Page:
You know what’s a pretty good movie, despite all the negative coverage it’s received over the years for being a huge financial flop? The George Lucas-produced, Willard Huyck-directed Howard the Duck from 1986, that’s what, and it feels like more people are realizing this with each passing day. That film, which featured our fowl protagonist romancing Lea Thompson and fighting a very young post-Fraternity Vacation Tim Robbins, was pilloried for its truly bizarre practical effects and its odd humor, but, oddly enough, those two things were what made it memorable to an entire generation of misfit nerds. There’s a reason that 70mm print of the film still tours the country: It is, for all of its faults and oddities, a unique and interesting little passion project, and, stripped of the “box office bomb” misnomer, is reasonably successful at what it does. But it really does feel like the most common ancestor shared between any number of modern-day “cartoon character trapped in our world” films — the most recent of which being Jeff Fowler’s Sonic the Hedgehog, which had a similarly tumultuous path to the screen.
In case you’ve been trapped under a rock for the last year or so (and if so, we have two things to say: 1) We wish you a speedy recovery, and 2) How on earth did you have access to clean water and food for that long?), Sonic has had a weird path to the screen, all things considered. Last December, a few posters trickled out — neither of which featured the blue hedgehog himself — and sparked some amount of curiosity. Why were his legs so muscular? Was he hiding a huge hog in that silhouette? But in April, everything changed when the first trailer dropped, and we got a look at what was sure to be nightmare fuel for an entire generation of hapless children, dragged to the film by their Gen-X parents. He was a monstrosity, the result of an awkward and uncomfortable handshake between the classic design of the video game character and some sort of “realism,” and people freaked the fuck out. So much so that Paramount moved heaven and earth to scrap the original design and delayed the film so that the VFX team could craft something a little more familiar. But here’s the thing: Without that genuine weirdness fueling it, Fowler’s movie is standard, shitty fare that won’t please anyone — definitely not kids, who can smell this bullshit from a mile away, and not the Sonic fans who put real man-hours into getting Paramount to alter this movie for them.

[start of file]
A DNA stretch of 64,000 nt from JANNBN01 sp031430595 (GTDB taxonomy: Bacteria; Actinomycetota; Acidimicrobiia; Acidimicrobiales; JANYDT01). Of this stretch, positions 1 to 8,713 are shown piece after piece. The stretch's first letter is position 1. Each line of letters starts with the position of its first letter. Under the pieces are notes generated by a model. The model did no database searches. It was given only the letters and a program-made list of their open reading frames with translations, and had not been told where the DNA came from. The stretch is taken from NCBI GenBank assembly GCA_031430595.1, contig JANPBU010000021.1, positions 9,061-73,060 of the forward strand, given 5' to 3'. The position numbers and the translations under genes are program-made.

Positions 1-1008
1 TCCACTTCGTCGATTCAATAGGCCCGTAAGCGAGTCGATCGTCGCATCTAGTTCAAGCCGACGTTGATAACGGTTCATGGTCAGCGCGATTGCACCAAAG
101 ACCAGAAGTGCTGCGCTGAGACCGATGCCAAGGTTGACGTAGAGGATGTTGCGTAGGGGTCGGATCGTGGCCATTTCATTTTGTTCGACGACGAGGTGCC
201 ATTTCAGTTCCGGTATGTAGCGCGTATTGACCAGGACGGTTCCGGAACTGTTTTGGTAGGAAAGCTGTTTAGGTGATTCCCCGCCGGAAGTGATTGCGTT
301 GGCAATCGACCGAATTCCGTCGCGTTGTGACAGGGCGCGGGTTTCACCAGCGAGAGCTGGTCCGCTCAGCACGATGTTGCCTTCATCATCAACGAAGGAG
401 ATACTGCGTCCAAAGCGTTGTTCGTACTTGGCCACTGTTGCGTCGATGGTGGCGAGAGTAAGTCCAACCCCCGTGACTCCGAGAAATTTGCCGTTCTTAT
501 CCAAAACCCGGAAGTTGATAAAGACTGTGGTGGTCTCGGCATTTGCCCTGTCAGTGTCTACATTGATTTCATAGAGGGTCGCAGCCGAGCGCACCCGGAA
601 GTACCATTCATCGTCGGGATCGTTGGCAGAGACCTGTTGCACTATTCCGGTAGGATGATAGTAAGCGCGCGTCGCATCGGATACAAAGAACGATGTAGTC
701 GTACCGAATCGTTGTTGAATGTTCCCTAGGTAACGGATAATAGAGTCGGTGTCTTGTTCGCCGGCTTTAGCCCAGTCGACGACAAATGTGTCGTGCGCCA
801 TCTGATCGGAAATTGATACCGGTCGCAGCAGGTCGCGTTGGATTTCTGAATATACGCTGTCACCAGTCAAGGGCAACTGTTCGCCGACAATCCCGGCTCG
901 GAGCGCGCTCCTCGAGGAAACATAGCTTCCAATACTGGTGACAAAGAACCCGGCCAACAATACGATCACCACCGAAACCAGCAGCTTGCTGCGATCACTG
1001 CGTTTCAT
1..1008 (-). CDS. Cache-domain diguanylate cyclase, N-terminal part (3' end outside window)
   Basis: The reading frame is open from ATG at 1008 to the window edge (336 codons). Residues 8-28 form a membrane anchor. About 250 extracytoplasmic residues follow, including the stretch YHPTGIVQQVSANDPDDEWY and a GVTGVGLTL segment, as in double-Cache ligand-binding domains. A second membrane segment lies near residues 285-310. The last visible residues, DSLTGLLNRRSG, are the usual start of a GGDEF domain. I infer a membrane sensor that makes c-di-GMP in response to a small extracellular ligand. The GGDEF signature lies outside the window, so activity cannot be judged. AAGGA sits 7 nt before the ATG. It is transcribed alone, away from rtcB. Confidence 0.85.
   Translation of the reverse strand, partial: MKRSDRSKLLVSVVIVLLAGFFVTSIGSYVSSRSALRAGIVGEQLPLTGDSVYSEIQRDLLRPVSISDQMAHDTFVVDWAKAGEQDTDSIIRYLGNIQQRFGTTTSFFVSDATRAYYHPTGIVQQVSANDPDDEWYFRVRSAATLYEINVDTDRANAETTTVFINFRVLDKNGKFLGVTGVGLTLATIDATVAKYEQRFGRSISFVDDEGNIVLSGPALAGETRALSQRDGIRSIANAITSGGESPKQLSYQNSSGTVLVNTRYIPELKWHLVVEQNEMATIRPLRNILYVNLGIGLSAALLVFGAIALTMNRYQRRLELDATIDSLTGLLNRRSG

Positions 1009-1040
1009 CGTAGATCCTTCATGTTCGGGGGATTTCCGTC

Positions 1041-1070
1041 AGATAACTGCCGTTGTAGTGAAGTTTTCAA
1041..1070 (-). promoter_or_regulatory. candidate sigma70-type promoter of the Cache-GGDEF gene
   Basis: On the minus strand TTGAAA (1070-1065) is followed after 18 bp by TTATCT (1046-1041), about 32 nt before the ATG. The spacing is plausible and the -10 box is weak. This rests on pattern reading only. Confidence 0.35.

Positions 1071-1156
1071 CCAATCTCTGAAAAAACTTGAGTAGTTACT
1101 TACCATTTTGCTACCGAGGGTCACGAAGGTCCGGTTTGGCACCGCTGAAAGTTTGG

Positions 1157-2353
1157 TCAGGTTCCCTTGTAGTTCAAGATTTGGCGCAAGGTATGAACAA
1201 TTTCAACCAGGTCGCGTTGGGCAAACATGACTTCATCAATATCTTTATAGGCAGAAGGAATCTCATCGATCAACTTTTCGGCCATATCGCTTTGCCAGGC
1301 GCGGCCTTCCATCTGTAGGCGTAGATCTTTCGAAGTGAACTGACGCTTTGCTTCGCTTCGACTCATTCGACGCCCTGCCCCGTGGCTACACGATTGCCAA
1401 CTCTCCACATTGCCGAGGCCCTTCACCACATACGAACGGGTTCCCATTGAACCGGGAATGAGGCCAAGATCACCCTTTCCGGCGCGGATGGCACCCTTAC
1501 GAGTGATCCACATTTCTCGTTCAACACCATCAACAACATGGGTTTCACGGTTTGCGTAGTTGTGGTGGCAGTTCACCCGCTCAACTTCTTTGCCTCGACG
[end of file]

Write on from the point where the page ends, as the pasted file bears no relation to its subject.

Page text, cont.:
Sonic begins as you might expect, in medias res at the heart of the film’s climactic action sequence, where the evil Dr. Robotnik (Jim Carrey) is chasing our super-fast hedgehog hero (voiced by Parks and Recreation’s Ben Schwartz) around San Francisco, and after a big explosion, we get a freeze-frame and a “So, you’re probably wondering how I got here” from the fuzzball himself. You see, Sonic is technically an interdimensional refugee, who fled his world after his owl mentor got iced by a tribe of war-like Echidnas, and he’s been hiding out in small-town Montana ever since. He’s made a nice little life for himself here, though he knows that he might have to go on the run again, and he’s got a bag of interdimensional portals – known as rings (ugh) – to help him escape to a peaceful fungi-filled universe. But he likes Earth, and he likes watching the lives of the townspeople unfold in front of him.
One of those people is Tom Wachowski (James Marsden), the
town’s sheriff, who wants to do more with his life than stay in his little
hamlet until he croaks. He’s applied to the San Francisco PD and wants to move
out to the rough-and-tumble Bay Area to prove his meddle as a tough-guy cop,
but his life is upended when he encounters Sonic – post electrical temper-tantrum